View from my mobile office today. Getting ready to release my zine: Underwater City I, featuring interviews with accessibility activists across Canada and selected writing by me, and a wonderful painting by my friend Lucy. This Saturday is its coming out at Queer Between the Covers zinefair!!

Kaleigggh! I was just sittin on my couch after a looong French class this morning, sippin afternoon wine and wishing I had something to curl up with and read, and then BANG! The doorbell rings, the pizza boy is there with my over-priced, gluten free pms pizza, and he hands me this! Can’t wait to dig in!!


Some thoughts on Ray Aldred’s piece on sexual oppression and disability.

Thorough article, lots to think about, thankful for your candour in sharing personal experiences of micro aggressions related to disability. I can definitely relate to kids wrapping their fingers around my wrists and saying iiiiits sooo smaaaalll! Funny, I’d forgotten about that unwanted attention I received until I read this.

Budding reflections..

In terms of the sexual oppression of disabled people as rejection, I would add to your analysis that some male sexual or romantic partners, particularly in hetero relationships are drawn to disabled women for the reverse of the reason that you argue they are desexualized. Disabled women are seen in need of care, and certain men want to ‘provide’ for them sexually, and want to feel extra strong and virile, in relation to the perceived weak woman. To me, this is an amplification of cultural trends in hetero relations where men are to be strong, and women to be passive.

Similarly, some disabled people are overly sexualized, particularly because of their perceived deviance from the bodily norm. In some instances, perceptions of disabled women’s sexuality is placed directly in their disability. There are pornography sites directly marketed to men with disabled women fetishes. In my personal experience I have had men come on to me expressing curiosity or sexual interest because they want to know what its like to have sex with a woman with a physical disability. Gross.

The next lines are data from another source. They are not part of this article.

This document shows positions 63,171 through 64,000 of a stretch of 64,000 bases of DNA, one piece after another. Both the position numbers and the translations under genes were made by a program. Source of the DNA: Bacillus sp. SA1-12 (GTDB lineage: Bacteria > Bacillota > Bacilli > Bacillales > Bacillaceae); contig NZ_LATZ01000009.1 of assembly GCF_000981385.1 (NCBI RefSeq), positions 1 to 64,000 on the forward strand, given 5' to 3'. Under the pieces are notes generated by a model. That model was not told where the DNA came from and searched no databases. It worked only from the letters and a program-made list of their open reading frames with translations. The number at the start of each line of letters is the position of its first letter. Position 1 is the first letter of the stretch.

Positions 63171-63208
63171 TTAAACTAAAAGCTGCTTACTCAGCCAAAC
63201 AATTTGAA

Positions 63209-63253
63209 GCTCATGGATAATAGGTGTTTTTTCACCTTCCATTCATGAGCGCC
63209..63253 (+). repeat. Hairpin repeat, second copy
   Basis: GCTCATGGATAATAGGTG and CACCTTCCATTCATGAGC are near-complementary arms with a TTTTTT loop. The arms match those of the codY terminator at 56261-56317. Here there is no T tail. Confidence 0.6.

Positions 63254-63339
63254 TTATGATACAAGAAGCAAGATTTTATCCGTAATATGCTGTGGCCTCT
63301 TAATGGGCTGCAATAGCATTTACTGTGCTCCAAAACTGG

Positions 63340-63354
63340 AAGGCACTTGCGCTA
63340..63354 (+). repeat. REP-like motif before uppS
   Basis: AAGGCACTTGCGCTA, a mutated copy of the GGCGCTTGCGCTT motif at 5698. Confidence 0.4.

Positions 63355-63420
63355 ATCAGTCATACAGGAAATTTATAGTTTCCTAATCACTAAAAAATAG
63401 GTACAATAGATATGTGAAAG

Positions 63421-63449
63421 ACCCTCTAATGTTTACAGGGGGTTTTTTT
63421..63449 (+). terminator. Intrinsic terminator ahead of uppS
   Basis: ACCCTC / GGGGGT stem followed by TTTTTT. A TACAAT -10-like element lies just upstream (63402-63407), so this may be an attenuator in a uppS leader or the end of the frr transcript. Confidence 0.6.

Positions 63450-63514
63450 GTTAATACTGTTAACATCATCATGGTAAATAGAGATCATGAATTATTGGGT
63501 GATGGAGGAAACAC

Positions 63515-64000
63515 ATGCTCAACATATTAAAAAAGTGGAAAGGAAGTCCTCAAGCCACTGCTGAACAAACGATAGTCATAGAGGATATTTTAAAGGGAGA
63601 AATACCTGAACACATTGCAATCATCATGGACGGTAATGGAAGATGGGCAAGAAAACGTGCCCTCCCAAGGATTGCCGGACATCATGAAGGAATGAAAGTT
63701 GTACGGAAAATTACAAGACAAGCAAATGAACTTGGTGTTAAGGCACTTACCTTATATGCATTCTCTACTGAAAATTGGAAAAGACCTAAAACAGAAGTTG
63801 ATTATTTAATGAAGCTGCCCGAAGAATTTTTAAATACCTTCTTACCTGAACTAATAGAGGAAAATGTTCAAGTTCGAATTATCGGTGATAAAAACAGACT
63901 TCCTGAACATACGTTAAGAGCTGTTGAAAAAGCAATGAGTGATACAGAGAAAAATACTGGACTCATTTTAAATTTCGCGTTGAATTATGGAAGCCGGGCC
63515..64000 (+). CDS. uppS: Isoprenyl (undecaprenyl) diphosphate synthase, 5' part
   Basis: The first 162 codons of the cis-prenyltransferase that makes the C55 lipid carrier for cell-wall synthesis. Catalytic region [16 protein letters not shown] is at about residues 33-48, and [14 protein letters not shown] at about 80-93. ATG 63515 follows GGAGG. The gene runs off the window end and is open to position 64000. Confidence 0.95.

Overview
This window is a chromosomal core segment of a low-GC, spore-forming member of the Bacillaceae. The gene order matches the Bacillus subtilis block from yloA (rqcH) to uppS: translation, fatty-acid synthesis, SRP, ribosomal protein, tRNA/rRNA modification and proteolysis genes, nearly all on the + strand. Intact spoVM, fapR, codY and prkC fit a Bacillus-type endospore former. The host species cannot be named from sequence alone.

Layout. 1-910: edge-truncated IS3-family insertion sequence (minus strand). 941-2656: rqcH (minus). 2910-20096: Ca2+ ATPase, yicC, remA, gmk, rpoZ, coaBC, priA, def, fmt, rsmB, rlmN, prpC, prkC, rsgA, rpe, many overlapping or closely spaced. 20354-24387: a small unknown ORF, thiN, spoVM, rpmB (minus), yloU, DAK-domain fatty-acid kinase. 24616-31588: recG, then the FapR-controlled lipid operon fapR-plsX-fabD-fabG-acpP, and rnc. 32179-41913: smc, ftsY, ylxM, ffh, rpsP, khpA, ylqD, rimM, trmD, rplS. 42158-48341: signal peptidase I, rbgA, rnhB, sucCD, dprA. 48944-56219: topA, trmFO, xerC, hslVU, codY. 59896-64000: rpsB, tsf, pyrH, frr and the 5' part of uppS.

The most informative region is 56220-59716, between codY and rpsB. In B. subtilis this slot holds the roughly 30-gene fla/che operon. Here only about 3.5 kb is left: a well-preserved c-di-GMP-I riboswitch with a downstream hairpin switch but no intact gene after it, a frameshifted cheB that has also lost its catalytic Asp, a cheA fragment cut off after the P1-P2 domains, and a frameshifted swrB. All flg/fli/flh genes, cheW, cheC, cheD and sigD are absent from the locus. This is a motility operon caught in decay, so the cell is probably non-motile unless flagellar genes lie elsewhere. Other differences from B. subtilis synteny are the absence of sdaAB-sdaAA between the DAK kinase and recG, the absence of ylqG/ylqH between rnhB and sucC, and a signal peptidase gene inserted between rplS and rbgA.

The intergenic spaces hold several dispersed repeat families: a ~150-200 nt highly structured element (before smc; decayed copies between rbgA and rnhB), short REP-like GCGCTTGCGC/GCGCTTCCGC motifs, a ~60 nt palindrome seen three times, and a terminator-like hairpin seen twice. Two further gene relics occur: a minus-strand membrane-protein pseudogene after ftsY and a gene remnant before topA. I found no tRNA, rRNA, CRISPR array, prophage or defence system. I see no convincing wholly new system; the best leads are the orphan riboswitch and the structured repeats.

On that note, some women (and girls) with disabilities, in looking for social and gendered acceptance, contribute to their own hyper-sexualization in an attempt to gain power through sexualization. Similar to (disabled or non) women, say in a workplace where the only way to be heard is if you wear lipstick and stick your tits on the board room table.

Either way, its seems disabled people are objectified, ie subject to scrutiny that, like the continuum of empowerment you mention, is on a spectrum – with the extremes being complete desexualization and hyper-sexualization.

When you mentioned the fear non-disabled people have of hurting disabled people, particularly during sex, I reflected on the image we have of ‘normal’ ie hetero able bodied sex being rough, quick, focused on penetration, and physically all encompassing. The image in pretty much every hetro rom-com ever of a rather violent beginning wherein the male partner chases then grabs the woman, plants a sloppy kiss on her, they rip each others’ clothes off and then he mounts her like an orangutan and they do it (in out in out, she lying there, he working it) for five minutes, is a very narrow view of a particular type of sex. The idea we have from popular culture, sex ed classes and portrayals of sex all around us is inherently ableist and hetero-centric. There are a million ways of having sex, and I would posit that if our cultural narratives around sex opened up in terms of diverse sexuality and feminist sex, or at the very least a branching out of the verging-on-rape-fantasy described above, there would be less ableism in understandings of sex as well. Queer sex, slow sex, oral sex, gentle sex, kink… The rainbow, which is left out of popular discussions and portrayals of sex, includes many body types and ways of being.

This is not to say that the incorporation of queer sexualities into cultural narratives of sex would do away with ableism, but could be a departure point for a broader discussion of diverse bodies, ‘modes of performance’, and expressions of sex.

What do you think? Am I romanticizing queer sex? Is it just as ableist?

Definitely more thoughts to come, love the discussion possibilities this piece offers. And I hope to hear your reactions to my thoughts/ interpretations!

Disability, Sexual Oppression, and What Sex Can Be

Views from my mobile office today, waiting for the music to start:)